– Stan Smith, OSU Extension PA, Fairfield County
“The World is expecting a lot more information about the food they buy.”
“Consumers are concerned for animal health, and the sustainability of the production systems their food’s raised in.”
“Traceability and transparency are of growing concern to consumers.”
“Vaccination is not necessarily the same as immunization when it comes to preventing health issues.”
“Feed and bunk management, and avoiding nutritional stress are keys to calf health.”
These are just a few of the comments that will be emphasized, and discussed during this year’s Ohio Beef School presentations. This winter the Ohio Beef School has taken on an exciting new look and is likely coming soon to a County Extension office near you in the form of two 50 minute presentations featuring the authors of the quotes you see above.
Putting even more meaning into the statements above is the fact that Tyson Foods, who harvest and process 25% of the US beef market share, and also Wendy’s, now the second largest fast food hamburger chain in this country, have both announced beginning in 2019 cattle they purchase must originate from producers and feedyards who are Beef Quality Assurance certified. Not only do today’s consumers have concerns, but now the businesses who are supplying the public’s demand for a quality beef product raised in a humane and sustainable fashion want some guarantees that it’s happening throughout the production chain. Following the lead set by the pork industry years ago, it’s safe to assume the entire beef industry will soon require BQA certification of it’s producers.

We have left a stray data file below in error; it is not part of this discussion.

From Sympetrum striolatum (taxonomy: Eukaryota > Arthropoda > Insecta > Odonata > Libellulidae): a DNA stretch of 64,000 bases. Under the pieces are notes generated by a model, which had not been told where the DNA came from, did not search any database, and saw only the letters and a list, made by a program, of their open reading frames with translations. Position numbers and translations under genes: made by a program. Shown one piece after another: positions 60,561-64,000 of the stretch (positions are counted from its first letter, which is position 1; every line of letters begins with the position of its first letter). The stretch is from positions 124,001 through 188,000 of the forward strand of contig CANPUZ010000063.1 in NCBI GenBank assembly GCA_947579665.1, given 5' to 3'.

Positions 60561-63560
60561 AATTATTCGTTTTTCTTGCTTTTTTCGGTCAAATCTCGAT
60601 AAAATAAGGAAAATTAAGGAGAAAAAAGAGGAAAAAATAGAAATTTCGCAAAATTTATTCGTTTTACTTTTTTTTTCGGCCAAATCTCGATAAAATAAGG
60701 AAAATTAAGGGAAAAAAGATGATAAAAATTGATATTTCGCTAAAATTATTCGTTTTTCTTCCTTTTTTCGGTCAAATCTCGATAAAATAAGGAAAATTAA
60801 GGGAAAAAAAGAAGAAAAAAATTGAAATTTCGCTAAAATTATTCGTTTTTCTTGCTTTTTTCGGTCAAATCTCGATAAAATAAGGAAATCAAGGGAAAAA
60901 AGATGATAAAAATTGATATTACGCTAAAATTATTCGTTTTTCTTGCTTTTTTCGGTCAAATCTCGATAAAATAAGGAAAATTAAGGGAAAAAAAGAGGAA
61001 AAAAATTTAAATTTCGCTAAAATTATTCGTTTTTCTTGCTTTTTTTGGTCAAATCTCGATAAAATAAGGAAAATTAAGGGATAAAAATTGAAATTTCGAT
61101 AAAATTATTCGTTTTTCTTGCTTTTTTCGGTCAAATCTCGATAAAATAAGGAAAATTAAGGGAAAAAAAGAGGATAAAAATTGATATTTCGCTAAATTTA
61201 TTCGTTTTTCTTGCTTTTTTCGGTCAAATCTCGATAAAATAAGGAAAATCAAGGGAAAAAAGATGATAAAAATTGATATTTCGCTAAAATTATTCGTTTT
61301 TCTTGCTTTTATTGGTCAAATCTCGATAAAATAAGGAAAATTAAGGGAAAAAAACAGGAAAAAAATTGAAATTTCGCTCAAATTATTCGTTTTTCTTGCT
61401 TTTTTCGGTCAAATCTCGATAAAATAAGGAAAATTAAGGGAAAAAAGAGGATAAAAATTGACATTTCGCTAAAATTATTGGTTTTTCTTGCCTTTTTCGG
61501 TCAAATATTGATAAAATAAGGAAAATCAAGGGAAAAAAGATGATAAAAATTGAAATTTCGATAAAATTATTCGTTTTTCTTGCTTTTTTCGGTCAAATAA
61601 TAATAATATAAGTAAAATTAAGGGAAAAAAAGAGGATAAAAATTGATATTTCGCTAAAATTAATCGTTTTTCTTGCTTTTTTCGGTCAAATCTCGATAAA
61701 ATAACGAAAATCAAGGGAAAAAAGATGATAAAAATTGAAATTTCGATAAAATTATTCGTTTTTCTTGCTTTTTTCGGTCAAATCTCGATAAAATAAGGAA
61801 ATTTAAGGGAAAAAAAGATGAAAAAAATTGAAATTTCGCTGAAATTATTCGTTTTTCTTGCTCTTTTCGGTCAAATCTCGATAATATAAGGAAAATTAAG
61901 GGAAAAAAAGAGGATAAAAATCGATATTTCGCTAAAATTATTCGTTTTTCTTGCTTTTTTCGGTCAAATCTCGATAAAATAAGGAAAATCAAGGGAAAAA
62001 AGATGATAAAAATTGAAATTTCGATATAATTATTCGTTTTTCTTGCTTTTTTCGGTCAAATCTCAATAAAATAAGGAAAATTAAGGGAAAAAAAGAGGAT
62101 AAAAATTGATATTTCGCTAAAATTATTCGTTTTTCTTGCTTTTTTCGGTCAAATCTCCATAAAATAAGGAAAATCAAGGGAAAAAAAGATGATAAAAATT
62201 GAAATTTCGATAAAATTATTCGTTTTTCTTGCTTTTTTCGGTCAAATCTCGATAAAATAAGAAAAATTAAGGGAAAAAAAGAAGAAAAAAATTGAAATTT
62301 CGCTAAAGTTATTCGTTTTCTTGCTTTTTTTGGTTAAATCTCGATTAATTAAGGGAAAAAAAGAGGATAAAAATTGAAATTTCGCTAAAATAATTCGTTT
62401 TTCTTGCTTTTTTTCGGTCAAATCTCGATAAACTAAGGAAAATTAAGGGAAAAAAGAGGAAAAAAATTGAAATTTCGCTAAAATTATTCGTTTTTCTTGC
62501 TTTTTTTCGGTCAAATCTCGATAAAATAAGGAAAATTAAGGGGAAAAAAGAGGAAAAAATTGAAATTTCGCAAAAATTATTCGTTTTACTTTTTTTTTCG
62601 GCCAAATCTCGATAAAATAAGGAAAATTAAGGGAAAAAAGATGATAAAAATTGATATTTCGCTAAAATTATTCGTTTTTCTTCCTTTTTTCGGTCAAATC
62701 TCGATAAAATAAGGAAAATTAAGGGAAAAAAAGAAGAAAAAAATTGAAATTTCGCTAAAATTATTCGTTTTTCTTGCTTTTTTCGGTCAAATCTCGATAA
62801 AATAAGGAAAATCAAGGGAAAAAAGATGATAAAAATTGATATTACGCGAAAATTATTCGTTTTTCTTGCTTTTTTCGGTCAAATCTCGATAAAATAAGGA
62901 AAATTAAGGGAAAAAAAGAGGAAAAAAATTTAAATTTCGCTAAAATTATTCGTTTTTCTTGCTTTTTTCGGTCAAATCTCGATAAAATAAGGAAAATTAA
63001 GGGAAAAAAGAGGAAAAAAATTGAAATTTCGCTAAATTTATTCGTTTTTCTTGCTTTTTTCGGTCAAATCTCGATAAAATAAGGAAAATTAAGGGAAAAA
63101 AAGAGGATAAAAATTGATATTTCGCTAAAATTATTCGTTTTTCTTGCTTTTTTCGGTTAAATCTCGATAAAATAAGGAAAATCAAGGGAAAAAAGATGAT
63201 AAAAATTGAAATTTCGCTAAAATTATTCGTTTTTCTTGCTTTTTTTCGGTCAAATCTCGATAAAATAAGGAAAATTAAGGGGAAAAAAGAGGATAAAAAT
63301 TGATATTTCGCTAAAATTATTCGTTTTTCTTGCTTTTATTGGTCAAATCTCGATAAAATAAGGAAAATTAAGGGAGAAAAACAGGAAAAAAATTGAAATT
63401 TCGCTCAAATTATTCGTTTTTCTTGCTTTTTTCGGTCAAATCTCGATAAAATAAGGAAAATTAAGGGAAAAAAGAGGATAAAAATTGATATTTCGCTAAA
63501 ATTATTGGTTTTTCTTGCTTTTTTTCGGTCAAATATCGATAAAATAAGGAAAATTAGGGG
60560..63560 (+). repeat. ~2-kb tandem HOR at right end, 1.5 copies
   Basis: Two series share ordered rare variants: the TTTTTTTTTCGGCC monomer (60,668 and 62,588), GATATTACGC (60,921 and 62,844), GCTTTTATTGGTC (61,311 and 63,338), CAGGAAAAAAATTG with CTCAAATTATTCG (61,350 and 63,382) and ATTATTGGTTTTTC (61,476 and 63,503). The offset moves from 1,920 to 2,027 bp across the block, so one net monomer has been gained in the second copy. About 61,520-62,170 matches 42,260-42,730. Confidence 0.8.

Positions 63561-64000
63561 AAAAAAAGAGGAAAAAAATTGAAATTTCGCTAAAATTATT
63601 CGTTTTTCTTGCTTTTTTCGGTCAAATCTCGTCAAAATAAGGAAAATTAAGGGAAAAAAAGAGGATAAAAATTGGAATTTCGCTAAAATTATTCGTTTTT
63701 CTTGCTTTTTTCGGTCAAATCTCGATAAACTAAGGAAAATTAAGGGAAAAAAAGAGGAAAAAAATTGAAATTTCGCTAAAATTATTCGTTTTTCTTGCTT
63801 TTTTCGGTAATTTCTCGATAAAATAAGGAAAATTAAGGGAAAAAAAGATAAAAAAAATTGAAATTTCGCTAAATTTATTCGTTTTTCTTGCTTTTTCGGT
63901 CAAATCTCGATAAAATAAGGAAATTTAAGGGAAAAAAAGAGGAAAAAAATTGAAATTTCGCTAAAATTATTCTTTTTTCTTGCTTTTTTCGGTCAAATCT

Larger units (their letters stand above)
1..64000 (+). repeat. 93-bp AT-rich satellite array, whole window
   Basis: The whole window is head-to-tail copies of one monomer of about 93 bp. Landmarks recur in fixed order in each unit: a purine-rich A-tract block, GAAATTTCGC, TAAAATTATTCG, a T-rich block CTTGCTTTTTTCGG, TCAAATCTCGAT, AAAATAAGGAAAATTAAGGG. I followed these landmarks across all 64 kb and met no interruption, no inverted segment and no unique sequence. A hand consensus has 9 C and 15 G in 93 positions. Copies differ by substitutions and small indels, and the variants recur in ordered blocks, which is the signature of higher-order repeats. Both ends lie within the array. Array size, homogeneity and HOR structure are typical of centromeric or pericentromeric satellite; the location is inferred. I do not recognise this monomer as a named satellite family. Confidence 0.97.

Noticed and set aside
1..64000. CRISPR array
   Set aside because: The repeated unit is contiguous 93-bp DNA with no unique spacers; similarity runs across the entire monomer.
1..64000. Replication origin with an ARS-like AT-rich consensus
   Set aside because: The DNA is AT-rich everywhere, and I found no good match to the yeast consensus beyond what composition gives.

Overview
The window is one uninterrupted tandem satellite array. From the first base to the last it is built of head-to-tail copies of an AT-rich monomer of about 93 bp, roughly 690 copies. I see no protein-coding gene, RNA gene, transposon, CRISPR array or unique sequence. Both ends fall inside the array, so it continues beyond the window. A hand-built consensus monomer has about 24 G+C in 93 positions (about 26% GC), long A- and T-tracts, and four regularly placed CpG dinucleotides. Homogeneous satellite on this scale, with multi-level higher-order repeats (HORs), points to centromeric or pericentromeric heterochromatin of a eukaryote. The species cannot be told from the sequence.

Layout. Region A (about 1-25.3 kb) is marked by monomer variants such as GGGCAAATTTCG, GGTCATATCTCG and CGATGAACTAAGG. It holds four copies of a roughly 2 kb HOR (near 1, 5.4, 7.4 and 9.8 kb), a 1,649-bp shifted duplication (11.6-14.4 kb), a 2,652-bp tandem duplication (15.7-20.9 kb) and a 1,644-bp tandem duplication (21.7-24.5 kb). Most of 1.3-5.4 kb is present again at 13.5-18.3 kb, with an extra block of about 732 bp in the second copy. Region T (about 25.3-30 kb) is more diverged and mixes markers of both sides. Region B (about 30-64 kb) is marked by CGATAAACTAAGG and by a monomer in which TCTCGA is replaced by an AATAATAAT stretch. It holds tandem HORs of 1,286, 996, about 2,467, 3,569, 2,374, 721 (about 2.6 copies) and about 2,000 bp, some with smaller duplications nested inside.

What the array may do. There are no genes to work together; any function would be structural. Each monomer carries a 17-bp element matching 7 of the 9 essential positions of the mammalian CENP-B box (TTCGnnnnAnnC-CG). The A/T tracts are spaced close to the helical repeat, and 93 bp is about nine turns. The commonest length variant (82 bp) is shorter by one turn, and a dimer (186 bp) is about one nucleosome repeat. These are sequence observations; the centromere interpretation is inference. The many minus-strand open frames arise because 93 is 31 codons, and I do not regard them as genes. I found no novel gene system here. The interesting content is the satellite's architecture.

At the same time, with the expansion of the cow herd resulting in increased calf numbers, feeder calf buyers are also being more discriminant. Buyers increasingly demand that calves come with a weaning and health protocol that includes identification, bunk broke, castration, no horns and perhaps most importantly, to be effectively immunized against the ‘shipping fever’ complex of diseases. While not yet a requirement as they come to market, the necessity for a weaning and health protocol is reflected in the bids received by calves that are weaned on the truck in route to market.
Those are a few examples of concerns that will serve as the focus of the discussion you will hear in the two pre-recorded presentations featuring the insight of four different Ohio beef industry leaders. Specifically, participants in the 2018 Beef School will hear from:
Dr. Henry Zerby
Senior Director, Protein – Innovation
Wendy’s Quality Supply Chain Co-op, Inc.
Executive Vice President, Livestock Marketing
United Producers, Inc.
Dr. Justin Kieffer
The Ohio State University
Dr. Francis Fluharty
Department of Animal Sciences
The Ohio State University
Beef School and the insight of these experts will be offered this winter via video in a variety of different formats by OSU Extension offices throughout Ohio. The Beef School presentations will be followed by the opportunity for participants to be BQA certified, or re-certified. BQA certifications continue to be effective for 3 years before renewal is required.
Contact your local OSU Extension office or visit the OSU Beef Team EVENTS page for details regarding an opportunity near you to participate in the 2018 Ohio Beef School, “Gaining Greater Market Access for Ohio Feeder Calves” and Beef Quality Assurance certification.